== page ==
Issue Alert: U.S. House hearing today on massive energy potential of America’s shale regions

Key roll hydraulic fracturing plays in safely delivering that energy to American people.

In just a few minutes, at 10 am EST, the House Natural Resources subcommittee on energy and mineral resources will convene a hearing titled “Unconventional Fuels, Part I:  Shale Gas Potential.” There have been suggestions that Rep. Diana DeGette (D-Colo.), author of legislation last Congress designed to bring safe fracturing activities to a halt, will be holding a news conference immediately after the hearing to share with the press her timetable for re-introducing that legislation in the 111th Congress.

Testifying before this panel today will be:

Mr. Douglas Duncan

Associate Coordinator, Energy Resources Program

United States Geological Survey

Mr. Scott Kell (testimony can be found here)


Ground Water Protection Council

Mr. Mike John (testimony can be found here)

Vice President of Corporate Development and Government Relations, Eastern Division

Chesapeake Energy Corporation

Mr. Lynn Helms

Director, Oil and Gas Division

North Dakota Industrial Commission

Mr. Albert F. Appleton

Infrastructure and Environmental Consultant

Former Director of the New York City Water and Sewer System

GWPC Studies (April, May ‘09)


The Subcommittee will be taking a closer look at two recent studies authored by the Ground Water Protection Council and funded in part by the U.S. Department of Energy.

The first report, published in April and titled “Modern Shale Gas Development in the United States: A Primer,” concludes that technologies such as hydraulic fracturing allow us to “produce more natural gas from the shale formations” across the United States with “less disturbance of surface environments” – all while “protecting and conserving water resources.”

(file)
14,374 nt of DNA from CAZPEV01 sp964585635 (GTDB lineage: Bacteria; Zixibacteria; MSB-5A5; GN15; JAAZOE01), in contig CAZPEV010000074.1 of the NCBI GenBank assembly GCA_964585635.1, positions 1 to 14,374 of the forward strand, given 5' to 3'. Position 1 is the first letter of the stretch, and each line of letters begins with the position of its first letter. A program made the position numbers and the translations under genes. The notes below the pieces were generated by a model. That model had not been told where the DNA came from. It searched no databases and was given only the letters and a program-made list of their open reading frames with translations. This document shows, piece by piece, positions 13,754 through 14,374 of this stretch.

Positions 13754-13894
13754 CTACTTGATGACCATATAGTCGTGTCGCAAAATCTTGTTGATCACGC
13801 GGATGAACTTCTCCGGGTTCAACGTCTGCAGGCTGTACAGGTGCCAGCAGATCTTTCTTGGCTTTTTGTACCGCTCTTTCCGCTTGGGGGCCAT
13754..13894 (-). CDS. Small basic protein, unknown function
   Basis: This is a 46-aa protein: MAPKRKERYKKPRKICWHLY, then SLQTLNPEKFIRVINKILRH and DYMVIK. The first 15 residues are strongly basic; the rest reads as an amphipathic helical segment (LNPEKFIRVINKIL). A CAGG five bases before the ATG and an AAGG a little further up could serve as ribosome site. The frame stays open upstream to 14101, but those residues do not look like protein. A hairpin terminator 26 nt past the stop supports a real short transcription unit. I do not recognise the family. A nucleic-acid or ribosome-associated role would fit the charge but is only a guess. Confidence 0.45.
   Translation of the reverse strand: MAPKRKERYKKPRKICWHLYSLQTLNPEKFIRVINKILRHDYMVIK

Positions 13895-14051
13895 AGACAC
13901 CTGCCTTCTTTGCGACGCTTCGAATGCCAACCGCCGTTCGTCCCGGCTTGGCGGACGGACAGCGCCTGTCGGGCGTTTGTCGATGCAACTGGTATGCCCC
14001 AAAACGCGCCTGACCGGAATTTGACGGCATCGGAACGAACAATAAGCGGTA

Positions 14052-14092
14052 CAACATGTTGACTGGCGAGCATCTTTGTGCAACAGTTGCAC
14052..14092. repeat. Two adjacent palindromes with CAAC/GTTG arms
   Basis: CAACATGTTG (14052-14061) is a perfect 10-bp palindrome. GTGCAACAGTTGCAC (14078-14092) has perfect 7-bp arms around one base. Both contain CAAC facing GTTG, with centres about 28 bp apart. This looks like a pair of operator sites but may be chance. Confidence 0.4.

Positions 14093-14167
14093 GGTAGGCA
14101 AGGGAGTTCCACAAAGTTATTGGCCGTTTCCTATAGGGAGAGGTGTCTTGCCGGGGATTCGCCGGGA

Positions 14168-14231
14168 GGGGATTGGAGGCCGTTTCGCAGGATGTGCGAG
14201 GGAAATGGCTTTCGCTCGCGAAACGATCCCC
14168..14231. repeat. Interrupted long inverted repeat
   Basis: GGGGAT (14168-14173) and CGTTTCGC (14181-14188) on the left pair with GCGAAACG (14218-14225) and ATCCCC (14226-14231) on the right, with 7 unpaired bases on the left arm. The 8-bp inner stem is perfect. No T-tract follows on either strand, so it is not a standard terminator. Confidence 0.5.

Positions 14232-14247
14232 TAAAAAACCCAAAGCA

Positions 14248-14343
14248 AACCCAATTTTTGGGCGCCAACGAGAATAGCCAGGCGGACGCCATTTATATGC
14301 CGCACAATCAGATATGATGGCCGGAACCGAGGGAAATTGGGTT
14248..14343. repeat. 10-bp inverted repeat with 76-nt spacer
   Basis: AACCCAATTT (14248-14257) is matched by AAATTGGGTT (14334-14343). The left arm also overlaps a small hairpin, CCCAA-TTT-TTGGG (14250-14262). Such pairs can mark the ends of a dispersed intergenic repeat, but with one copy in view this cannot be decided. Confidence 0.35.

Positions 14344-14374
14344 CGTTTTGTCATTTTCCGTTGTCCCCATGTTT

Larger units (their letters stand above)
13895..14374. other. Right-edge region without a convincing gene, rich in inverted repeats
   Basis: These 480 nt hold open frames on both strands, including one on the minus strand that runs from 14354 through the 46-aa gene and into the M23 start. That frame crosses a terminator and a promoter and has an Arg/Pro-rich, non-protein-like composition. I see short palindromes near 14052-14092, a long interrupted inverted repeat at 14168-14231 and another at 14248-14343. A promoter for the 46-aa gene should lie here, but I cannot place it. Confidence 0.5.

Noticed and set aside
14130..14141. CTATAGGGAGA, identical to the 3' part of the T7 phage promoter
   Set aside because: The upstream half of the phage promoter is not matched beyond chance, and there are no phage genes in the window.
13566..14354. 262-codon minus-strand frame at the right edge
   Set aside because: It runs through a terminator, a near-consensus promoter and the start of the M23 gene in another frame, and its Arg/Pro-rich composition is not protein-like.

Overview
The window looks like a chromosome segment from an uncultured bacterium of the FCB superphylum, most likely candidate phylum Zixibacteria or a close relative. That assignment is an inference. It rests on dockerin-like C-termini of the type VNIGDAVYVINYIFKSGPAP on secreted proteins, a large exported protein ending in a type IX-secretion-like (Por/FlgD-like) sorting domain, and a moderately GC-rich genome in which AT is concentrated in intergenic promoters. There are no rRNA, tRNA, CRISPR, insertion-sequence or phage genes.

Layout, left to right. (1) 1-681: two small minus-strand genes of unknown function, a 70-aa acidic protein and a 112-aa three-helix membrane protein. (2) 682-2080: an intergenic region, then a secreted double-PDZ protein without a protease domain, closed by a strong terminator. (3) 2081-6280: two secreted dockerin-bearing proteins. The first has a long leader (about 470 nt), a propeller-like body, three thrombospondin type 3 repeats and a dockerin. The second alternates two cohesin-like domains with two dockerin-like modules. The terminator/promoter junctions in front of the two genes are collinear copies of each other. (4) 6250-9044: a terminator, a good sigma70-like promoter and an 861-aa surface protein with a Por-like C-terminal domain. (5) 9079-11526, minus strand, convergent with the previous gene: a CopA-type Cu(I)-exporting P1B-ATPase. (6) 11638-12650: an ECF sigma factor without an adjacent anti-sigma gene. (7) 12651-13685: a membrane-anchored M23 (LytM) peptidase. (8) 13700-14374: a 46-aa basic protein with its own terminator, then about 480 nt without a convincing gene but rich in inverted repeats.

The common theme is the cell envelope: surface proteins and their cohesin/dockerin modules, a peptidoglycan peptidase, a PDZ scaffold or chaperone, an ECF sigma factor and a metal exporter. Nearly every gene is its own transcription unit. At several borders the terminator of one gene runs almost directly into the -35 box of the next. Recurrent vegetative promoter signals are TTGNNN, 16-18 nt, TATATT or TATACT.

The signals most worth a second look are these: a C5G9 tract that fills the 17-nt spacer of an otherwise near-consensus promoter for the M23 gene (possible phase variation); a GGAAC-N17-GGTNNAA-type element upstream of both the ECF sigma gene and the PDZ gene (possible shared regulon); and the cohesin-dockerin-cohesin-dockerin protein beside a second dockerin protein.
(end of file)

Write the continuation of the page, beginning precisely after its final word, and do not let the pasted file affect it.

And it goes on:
The second report, released just last week, takes a more thorough and focused look at how individual states are regulating and overseeing the practice of energy development, finding the process “is managed best at the state level where regional and local conditions are understood.”

Study Excerpts (May ‘09)

  • The “regulation of oil and gas field activities is managed best at the state level where regional and local conditions are understood and where regulations can be tailored to fit the needs of the local environment.”
  • “Current state regulation of oil and gas activities is environmentally proactive and preventive.”
  • “The only alternative to fracturing the producing formations in reservoirs with low permeability would be to drill more wells in an area.”
  • It is “not unreasonable to conclude that the risk of fracture fluid intrusion into ground water from hydraulic fracturing … could be considered very low.”
  • “Based on over 60 years of practical application and a lack of evidence to the contrary, there isnothing to indicate that when couple with appropriate well construction, the practice of hydraulic fracturing in deep formations endangers ground water.”
  • “There is also a lack of demonstrated evidence that hydraulic fracturing conducted in many shallower formations presents a substantial risk of endangerment to ground water.”



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